After a full year of rehab, Norton returned to the Ultraman World Championship in 2018. Thankful just to be running again, Norton stayed steady throughout the three days of competition and was crowned world champion.
Earlier this year, in preparation for the Ultraman World Championship, Norton also completed the Dóxa Threelay event, solo, becoming the first ever Dóxawoman.
Bob Knuckey breaks the 12-hour mark at the Ironman World Championship
Four years ago, when Bob Knuckey competed at the Ironman World Championship, he finished the race in 12:01.
In 2018, at the age of 70, Knuckey blasted through a 1:18:13 swim, followed that up with a 5:47:38 bike and then ran the marathon in 4:38:38. Despite a fall in the last 400 m that left his face bleeding as he crossed the line, Knuckey finished in 11:55:54, winning the M70-74 age group.
In 1978, the winner of the first Ironman took 11:46 to complete the course. Forty years later, Knuckey was only 10 minutes behind the mark. When he crossed the line, the crowd roared once they heard he won in under 12 hours.
Tyler Mislawchuk fourth at WTS Yokohama
2018 was a breakout season for Tyler Mislawchuk on the International Triathlon Union circuit. At the highest level, the World Triathlon Series, Mislawchuk had a career-best finish of fourth at the WTS event in Yokohama, Japan.
Then, a few weeks later, Mislawchuk captured the bronze medal at the World Cup event in Antwerp, Belgium. Thanks to a number of top ten results in the WTS, Mislawchuk finished ninth in the world rankings.
Paula Findlay’s breakthrough win at the Ironman 70.3 North American Championship
Known to many for her short course success, Findlay has spent much of the 2018 season racing on the Ironman 70.3 circuit. After some “oh-so-close” results, Findlay got her big win at the North American Championship.
Up against an impressive field, that included the fourth-place finisher at the 2018 Ironman World Championship, Sarah True, Findlay posted a 24:46 swim, 2:25:11 bike and 1:23:05 run to win Ironman 70.3 St. George (North American Championship). She would be joined on the podium by Jeanni Seymour and Sarah True.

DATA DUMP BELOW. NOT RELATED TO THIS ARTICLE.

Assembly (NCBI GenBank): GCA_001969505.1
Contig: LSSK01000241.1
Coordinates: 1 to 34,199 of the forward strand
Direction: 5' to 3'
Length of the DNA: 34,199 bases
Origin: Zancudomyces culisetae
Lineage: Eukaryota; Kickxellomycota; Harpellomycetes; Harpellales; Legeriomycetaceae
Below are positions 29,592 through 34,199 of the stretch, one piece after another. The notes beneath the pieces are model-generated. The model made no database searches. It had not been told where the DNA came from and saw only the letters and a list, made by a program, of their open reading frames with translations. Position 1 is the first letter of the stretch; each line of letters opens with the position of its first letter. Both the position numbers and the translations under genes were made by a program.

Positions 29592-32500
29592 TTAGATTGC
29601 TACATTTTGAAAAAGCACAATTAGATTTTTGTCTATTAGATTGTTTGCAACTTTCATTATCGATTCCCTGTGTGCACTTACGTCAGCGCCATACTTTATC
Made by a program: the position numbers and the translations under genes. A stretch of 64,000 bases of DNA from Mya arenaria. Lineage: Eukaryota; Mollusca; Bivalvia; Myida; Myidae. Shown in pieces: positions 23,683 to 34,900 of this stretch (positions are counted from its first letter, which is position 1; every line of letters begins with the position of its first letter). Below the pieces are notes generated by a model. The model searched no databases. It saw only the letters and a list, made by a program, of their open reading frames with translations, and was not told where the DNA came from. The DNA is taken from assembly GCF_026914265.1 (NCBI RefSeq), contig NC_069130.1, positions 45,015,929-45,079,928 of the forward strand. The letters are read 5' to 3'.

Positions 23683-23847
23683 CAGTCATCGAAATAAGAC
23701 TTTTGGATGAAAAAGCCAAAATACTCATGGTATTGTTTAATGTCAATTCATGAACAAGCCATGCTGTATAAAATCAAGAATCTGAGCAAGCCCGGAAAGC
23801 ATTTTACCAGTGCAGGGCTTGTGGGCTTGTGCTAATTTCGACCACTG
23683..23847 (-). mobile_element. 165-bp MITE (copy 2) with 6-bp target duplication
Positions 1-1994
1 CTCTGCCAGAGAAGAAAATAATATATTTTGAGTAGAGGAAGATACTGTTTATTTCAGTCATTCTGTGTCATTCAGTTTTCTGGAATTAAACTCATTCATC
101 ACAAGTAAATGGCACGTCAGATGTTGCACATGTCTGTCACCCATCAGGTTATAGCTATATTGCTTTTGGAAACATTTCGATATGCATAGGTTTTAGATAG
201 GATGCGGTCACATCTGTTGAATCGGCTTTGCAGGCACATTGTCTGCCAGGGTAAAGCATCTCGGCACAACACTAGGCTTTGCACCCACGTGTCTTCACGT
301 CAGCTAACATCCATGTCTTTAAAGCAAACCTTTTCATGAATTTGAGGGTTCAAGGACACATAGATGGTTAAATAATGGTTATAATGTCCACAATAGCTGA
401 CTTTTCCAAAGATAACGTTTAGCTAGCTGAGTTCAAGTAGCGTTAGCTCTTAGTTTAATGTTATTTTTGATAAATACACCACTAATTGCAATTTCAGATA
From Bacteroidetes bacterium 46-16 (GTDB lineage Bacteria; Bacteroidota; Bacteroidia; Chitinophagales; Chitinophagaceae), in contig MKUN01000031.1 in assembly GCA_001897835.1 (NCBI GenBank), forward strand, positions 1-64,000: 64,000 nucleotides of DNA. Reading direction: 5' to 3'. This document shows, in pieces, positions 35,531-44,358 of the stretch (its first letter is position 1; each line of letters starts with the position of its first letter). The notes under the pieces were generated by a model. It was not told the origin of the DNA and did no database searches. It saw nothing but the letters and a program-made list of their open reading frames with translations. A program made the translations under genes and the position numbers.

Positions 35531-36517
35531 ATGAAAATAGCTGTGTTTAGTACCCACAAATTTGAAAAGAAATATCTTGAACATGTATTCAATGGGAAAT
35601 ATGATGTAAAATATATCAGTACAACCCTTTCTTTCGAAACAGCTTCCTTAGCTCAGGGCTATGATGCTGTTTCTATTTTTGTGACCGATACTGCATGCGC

Lionel Sanders’s duel with Sebastian Kienle in Samorin, Slovakia
Unfortunately, due to Sanders’s poor showing at the Ironman World Championship, few remember his early season success. At The Championships (Challenge Samorin) in Slovakia, Sanders and Sebastian Kienle wowed the crowd with an epic duel on the bike and run.
Sanders came out of the water a minute-thirty down on Kienle, but quickly went to work on the bike, joining Kienle later in the 90K ride. On the run, Kienle would try multiple attacks to shake Sanders, but he couldn’t get a gap. With 5K to go, it would be Sanders who attacked, and Kienle had no answer.
Trying to highlight just ten performances is difficult, especially when Canada had so many great performances. Here are six performances that didn’t make the cut, but deserve recognition.
- Jen Annett set the bike course record (4:25:11) at Ironman Texas. The record is the fastest ever bike split by a woman at the Ironman distance (180K).
- Kirsty Jahn won Ironman Brazil and a week later Ironman Boulder
- Heather Wurtele’s victory at Ironman 70.3 Campeche
- Jackson Laundry with his first professional Ironman 70.3 victory in Raleigh, North Carolina.
- Rachel McBride wins on home soil at Ironman 70.3 Victoria
- Jessica Tuomela finishes fourth at the World Paratriathlon Championships in Gold Coast, Australia